Monday, May 15, 2006

A lion has eaten our Oaten

Not so long ago I wrote:
I wish the Oatens well and hope that Mark continues as MP for Winchester.
Today's news make me wish Mr Oaten rather less well and to suggest that Winchester Liberal Democrats find themselves a new candidate.

The Guardian reports:

Sex scandal MP Mark Oaten is to return to the media spotlight after agreeing to take part in a daytime TV fitness programme.

The Liberal Democrat, who quit as his party's home affairs spokesman after allegations he had a six-month affair with a rent boy, is to star in a programme called The Body Politics for the BBC.

The six-week show starts on May 22 and Mr Oaten has been getting into shape with England and Chelsea midfielder Frank Lampard's personal trainer at Stamford Bridge.

Maybe Oaten has formed the bizarre belief that this sort of exposure is the route to political rehabilitation. Maybe he has already given up on his political career and wants to reinvent himself as a celebrity - the Jade Goody of the Itchen Valley. Either way I cannot see his antics doing the Liberal Democrats much good.

And Mark Oaten should study the fate of the Harold Davidson, the Rector of Stiffkey, to see what can happen to people who seek to redeem themselves through increasingly bizarre stunts.

As I wrote last summer:
Like Mr Gladstone he did all he could to catch fallen women, but his motives were misunderstood and he was unfrocked. He became a showman and died after being savaged in Skegness by a lion called Freddie.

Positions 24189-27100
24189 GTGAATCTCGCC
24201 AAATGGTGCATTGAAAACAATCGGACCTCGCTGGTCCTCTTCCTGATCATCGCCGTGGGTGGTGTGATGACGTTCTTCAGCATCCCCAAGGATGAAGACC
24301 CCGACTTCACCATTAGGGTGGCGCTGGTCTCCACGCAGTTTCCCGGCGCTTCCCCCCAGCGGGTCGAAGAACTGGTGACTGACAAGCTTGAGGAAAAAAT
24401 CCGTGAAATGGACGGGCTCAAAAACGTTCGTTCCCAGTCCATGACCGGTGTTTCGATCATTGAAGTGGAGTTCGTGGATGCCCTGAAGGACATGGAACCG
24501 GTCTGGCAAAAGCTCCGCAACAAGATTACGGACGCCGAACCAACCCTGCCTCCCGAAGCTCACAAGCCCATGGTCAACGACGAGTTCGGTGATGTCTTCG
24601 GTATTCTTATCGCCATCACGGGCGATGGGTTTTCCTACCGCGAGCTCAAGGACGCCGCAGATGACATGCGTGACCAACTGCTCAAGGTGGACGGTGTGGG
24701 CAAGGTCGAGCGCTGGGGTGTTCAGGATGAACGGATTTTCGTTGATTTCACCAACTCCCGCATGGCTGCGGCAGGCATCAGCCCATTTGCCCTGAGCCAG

James Graham (Quaequam Blog!) said...

He seems to be making a mint out of his fall from grace, which I'm sure is a great comfort to those Lib Dems who lost their council seats in Winchester earlier this month.

What I don't understand is how he fits this programme in with his constituency work and saving his marriage.

Peter Pigeon said...

It must be my eternal good nature, but I think his best chance is to become famous for something else.

Anonymous said...

Given that exercise has general benefits for health, both physical and mental, I've no problems with a politician undertaking regular physical exercise with the aim of getting fit. It's certainly no more of a waste of time than regularly appearing on game shows, writing books, sitting on the boards of companies or any of the other numberable things that other MPs that aren't directly part of their jobs.